Reinforcing that uncomfortable detail are Carney’s tabulations of Michigan’s voting habits:

Back in the 2008 and 2012 Republican primaries, analysts saw the GOP electorate in two categories: (a) establishment Republicans or (b) Evangelicals. The Establishment types voted for Mitt Romney or John McCain in 2008, and the “evangelical vote” went for Mike Huckabee in 2008 and Rick Santorum in 2012.

It turns out we were all oversimplifying things. That supposedly “evangelical vote” was a combination of two electorates: (1) the evangelical vote and (2) the rural populist vote. The 2016 primaries illuminated this distinction.

In Michigan, for instance, 2012 saw Romney carry the stretch of the state from Ann Arbor to Detroit, while Santorum won most of the rest of the state. Four years later, it was much more complex: Kasich won Ann Arbor, Trump won Detroit and most of the rural counties, while Cruz dominated in the handful of counties around Holland and Grand Rapids, where the Dutch Reformed church dominates.

Cruz would likely be better than Trump. But why don’t Christian Reformed institutions own up to being oh so Republican? You’d never know from reading the Banner, Reformed Journal, Pro Rege, or In All Things. If the leaders of Evangelicalism, Inc. could be so out of touch with non-urban Protestants, are the professors and pastors in the Christian Reformed and Reformed Church of America world all that connected?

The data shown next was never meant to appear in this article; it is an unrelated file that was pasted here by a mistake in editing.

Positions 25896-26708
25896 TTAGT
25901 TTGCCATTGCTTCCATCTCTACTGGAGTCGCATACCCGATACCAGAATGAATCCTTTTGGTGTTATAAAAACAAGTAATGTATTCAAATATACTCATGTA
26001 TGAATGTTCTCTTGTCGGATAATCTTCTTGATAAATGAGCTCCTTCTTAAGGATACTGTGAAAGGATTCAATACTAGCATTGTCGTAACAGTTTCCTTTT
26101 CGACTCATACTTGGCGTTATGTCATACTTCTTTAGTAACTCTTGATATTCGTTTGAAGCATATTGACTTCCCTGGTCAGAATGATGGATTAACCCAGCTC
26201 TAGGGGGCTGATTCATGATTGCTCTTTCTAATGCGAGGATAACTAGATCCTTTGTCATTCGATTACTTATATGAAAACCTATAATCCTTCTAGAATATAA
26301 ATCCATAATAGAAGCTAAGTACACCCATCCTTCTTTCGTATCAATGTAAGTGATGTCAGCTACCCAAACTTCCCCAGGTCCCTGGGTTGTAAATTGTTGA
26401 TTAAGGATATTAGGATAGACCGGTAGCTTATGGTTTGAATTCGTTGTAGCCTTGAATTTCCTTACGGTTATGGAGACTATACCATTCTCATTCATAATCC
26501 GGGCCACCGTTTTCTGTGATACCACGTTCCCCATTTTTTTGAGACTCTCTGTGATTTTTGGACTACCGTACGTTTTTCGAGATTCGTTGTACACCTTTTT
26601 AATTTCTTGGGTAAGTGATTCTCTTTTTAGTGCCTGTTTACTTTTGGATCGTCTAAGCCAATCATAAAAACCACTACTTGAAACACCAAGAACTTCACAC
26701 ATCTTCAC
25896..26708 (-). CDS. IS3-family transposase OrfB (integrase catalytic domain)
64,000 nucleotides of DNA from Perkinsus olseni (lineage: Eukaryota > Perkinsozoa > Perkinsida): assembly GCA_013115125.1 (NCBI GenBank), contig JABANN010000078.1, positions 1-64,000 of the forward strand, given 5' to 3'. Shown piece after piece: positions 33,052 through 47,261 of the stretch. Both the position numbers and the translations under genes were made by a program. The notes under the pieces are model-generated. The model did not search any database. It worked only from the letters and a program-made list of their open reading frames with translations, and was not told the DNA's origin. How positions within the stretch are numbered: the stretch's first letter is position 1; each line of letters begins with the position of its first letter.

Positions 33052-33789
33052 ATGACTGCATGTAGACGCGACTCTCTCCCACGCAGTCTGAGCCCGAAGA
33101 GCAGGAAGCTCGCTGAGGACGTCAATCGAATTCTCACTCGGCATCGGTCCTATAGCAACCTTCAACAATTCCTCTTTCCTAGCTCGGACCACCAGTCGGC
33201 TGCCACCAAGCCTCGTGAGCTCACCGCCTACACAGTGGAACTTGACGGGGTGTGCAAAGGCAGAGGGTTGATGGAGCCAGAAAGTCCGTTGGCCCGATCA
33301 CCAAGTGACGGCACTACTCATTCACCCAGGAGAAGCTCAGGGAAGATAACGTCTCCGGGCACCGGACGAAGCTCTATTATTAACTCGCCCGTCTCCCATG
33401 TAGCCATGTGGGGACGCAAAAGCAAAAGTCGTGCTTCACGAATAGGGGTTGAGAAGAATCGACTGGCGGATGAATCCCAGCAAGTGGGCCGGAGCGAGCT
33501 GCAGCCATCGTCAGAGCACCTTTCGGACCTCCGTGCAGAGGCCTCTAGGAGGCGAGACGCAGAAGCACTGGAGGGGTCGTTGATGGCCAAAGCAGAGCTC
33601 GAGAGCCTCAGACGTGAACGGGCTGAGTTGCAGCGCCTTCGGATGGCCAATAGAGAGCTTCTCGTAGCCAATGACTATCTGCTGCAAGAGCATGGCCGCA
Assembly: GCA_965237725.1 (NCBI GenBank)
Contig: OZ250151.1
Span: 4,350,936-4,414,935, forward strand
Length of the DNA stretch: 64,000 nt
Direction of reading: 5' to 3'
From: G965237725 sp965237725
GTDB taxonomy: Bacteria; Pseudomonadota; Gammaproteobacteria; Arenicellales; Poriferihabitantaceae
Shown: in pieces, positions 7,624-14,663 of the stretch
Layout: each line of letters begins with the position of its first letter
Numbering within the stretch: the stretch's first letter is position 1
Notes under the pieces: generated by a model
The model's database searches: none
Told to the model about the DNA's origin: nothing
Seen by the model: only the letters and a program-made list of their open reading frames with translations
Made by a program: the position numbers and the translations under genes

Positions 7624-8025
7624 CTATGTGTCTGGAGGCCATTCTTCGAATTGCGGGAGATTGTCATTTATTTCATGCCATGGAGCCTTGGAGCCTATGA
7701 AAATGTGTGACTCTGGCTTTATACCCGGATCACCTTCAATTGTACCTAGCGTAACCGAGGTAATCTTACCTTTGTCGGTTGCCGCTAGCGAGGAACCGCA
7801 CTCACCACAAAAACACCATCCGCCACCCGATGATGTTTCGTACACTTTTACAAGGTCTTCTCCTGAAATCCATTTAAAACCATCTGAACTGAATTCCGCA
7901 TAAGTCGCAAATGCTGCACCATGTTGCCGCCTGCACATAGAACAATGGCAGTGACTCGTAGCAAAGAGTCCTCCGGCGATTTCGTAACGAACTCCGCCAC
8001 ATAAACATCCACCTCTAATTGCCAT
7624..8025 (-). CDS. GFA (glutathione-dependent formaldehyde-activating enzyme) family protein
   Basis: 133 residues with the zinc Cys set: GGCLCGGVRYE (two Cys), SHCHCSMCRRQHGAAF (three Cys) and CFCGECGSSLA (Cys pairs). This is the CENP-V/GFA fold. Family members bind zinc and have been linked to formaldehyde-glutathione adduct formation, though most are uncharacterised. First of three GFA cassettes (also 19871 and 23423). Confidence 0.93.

Why Does Tom Brady Prevail but not Kim Davis?

I have a few questions about the situation in Kentucky.

If Tom Brady would have received a 4-game suspension for his cheating, why can’t Kim Davis merely be suspended or fired? Joe Carter is the only one that has tried to answer this one (as far as I can see):

Because Davis is an elected official, she can only be removed from office by impeachment. That would require the Kentucky House of Representatives to charge her with an impeachable offense and the Senate would then try her. Impeachment is unlikely since relatively few citizens in Kentucky support same-sex marriage.